Case Summaries: 30 November 1998

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The Independent Culture
THE FOLLOWING notes of judgments were prepared by the reporters of the All England Law Reports.


Re Piccadilly Property Management Ltd; Ch Div (Judge Colyer QC sitting as a judge of the High Court) 23 Nov 1998.

WHERE A company appealed to the judge against a compulsory winding-up order made by the Registrar after the failure of a Company Voluntary Arrangement, the judge also had jurisdiction to review or rescind the order under r 7.47 of the Insolvency Rules 1986. The existence of the jurisdiction did not, however, mean that it was good practice to bring a double-barrelled application, and that should only be done in the rarest of cases.

Bernard Weatherill QC, Richard Cross (Robin Wayne & partners) for the company; Gerard Van Tonder (Davis Hanson, Kanter Jules) for the company's supporting creditors; Rebecca Stubbs (IR Solicitor) for the Inland Revenue; Peter Mitchell (Judge & Priestley) for a creditor supporting the Revenue.


Dodd v Chief Constable of the Cheshire Constabulary; CA (Tuckey LJ, Cazalet J) 24 Nov 1998.

WHERE A defendant had admitted liability and the court had entered interlocutory judgment with damages to be assessed, it was wrong for the judge to assess quantum using a cost/benefit analysis on an application to strike out brought by that defendant pursuant to CCR Ord 13, r 5. The case of AB v John Wyeth & Brother Ltd (No 2) (1993) BMLR 38 was an example of group litigation and should not be seen as authority for the proposition that a judge should assess quantum in advance. The plaintiff was entitled to have his damages assessed after the hearing of evidence.

Peter Moss (Oliver & Co, Chester) for the plaintiff; Graham Wood (Clerk & Solicitor to the Cheshire Constabulary) for the defendant.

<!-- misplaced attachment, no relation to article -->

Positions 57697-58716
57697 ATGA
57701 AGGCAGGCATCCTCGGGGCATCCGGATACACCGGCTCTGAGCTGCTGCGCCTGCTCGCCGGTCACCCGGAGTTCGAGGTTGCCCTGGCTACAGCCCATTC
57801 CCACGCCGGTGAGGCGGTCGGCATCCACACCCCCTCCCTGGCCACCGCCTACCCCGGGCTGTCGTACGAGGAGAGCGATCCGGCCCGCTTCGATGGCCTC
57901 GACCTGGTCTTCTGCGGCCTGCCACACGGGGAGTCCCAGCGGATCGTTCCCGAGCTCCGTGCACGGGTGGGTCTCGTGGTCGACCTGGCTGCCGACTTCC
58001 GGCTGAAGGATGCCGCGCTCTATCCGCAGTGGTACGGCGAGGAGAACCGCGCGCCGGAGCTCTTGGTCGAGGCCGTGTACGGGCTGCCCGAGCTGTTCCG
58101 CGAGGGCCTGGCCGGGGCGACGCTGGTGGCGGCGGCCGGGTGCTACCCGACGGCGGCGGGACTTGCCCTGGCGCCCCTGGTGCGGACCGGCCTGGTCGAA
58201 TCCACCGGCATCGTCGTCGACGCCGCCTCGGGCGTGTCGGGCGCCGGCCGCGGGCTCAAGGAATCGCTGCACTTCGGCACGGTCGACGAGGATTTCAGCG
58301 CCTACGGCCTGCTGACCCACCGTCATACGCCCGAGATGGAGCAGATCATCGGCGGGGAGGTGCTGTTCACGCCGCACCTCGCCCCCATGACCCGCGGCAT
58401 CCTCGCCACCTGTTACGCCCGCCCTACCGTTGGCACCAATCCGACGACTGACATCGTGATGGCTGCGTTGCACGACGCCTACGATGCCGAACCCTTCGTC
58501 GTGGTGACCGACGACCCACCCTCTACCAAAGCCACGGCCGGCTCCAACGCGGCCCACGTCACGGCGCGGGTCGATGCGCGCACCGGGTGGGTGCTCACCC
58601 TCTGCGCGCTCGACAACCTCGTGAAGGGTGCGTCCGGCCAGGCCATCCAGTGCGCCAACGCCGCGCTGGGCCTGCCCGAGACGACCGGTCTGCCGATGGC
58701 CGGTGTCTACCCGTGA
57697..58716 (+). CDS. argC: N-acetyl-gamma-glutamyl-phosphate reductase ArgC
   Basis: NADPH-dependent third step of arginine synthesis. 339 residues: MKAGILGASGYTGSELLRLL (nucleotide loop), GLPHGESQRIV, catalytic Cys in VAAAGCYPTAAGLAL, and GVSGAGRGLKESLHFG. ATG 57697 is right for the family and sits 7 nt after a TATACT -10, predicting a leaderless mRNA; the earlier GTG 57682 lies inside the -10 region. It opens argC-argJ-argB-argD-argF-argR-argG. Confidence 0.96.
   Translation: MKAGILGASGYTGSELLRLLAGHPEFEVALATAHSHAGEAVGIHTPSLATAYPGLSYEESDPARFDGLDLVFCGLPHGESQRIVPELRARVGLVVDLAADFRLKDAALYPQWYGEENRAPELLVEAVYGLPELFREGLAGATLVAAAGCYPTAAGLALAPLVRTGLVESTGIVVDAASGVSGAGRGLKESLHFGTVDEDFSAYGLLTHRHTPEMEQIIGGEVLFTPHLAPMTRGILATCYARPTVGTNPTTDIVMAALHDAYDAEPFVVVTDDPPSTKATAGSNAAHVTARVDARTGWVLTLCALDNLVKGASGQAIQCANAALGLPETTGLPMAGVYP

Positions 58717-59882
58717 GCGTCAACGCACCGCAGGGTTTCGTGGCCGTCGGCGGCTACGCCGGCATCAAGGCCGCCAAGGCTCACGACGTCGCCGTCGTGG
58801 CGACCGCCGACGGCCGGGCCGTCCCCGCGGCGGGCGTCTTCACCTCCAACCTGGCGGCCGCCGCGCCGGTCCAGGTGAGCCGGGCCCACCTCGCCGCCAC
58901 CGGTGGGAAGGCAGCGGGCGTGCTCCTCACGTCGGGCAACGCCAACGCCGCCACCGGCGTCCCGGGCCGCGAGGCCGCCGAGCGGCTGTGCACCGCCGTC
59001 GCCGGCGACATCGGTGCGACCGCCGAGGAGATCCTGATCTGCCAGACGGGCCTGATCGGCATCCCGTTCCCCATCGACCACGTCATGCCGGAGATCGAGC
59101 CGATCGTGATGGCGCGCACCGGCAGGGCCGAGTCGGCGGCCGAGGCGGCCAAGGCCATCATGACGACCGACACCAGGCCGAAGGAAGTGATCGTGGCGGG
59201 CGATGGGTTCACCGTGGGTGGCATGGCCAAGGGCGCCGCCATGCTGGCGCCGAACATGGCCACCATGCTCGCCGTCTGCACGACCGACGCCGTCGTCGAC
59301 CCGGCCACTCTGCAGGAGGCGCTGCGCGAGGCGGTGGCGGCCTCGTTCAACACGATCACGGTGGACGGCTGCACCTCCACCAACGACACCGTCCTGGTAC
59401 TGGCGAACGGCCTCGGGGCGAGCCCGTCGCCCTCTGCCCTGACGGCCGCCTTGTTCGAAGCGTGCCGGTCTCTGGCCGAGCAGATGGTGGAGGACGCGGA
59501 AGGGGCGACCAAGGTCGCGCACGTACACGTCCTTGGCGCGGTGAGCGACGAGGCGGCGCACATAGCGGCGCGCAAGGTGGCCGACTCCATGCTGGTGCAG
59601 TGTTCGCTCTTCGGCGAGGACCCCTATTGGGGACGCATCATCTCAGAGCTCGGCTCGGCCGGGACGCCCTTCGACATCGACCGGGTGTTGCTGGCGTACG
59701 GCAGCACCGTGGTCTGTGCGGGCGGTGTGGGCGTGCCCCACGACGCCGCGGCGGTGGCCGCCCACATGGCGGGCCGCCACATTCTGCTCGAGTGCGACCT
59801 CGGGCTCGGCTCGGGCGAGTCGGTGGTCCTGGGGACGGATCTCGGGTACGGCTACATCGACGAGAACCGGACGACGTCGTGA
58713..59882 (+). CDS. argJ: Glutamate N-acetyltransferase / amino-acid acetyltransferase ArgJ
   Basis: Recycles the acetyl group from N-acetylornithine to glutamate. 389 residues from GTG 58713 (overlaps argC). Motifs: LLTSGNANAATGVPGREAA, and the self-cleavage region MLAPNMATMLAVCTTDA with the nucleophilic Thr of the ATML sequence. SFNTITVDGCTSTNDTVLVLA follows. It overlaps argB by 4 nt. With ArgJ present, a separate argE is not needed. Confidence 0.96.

Food safety

R v Secretary of State for Health, ex p Eastside Cheese Co; QBD (Crown Office List) (Moses J) 13 Nov 1998.

THE FEAR as to the absence of adequate resources to support a local authority taking action under s 9 of the Food Safety Act 1990 was not a relevant consideration in deciding whether to issue an Emergency Control Order pursuant to s 13 of the Act which prohibited all commercial operations in relation to cheese produced by a manufacturer whose cheese had been responsible for a case of E. coli O157 food poisoning.

David Foskett QC, Richard Booth (Laurie Moran Arthur) for the applicant; Hugh Mercer (Clarke Wilmott & Clarke) for the intervener; Philip Havers QC, Neil Garnham (Solicitor, Department of Health) for the respondent.

Undue influence

Virdee v Scottish Equitable Life plc; CA (Stuart-Smith, Mummery LJJ) 23 Nov 1998.

IN CONSIDERING whether a lender had constructive notice that a wife had signed a disclaimer postponing any interest she might have in a property under her husband's undue influence, the circumstances had to be viewed from the lender's perspective. A lender was acting reasonably in assuming from confirmation given by a solicitor that the wife had been properly advised, even when that solicitor was relying not on his own knowledge but on what he had been told by another solicitor.

David Schmitz (Singh Karran & Co) for the appellant; Jonathan Marks (Addleshaw Booth & Co) for the respondents.


City and County of Swansea v Johnson; Ch Div (Hart J) 23 Nov 1998.

THE WORDS "qualifying service" in s 1 of the Pension Schemes Act 1993 meant no more than "such service as qualifies" the earner for the benefit in question, and accordingly a scheme such as the injury allowance scheme in Pt L of the Local Government Superannuation Regulations 1986 was an occupational pension scheme.

Elisabeth Laing (Swansea City Council) for the authority; Paul Newman (Thompsons) for the complainant.


London Borough of Southwark v Allied Domecq Leisure Ltd; QBD (Div Ct) (Rose LJ, Mitchell J) 17 Nov 1998.

IN ORDER to convict a company, by way of the doctrine of delegation, of an offence of permitting premises to be used for music entertainment without a public entertainment licence being in force, it was necessary for that company to be charged with the same offence with which the manager of the premises had been charged.

Gillian Carrington (Legal Services, LB Southwark) for the appellant; the respondent was not represented and did not appear.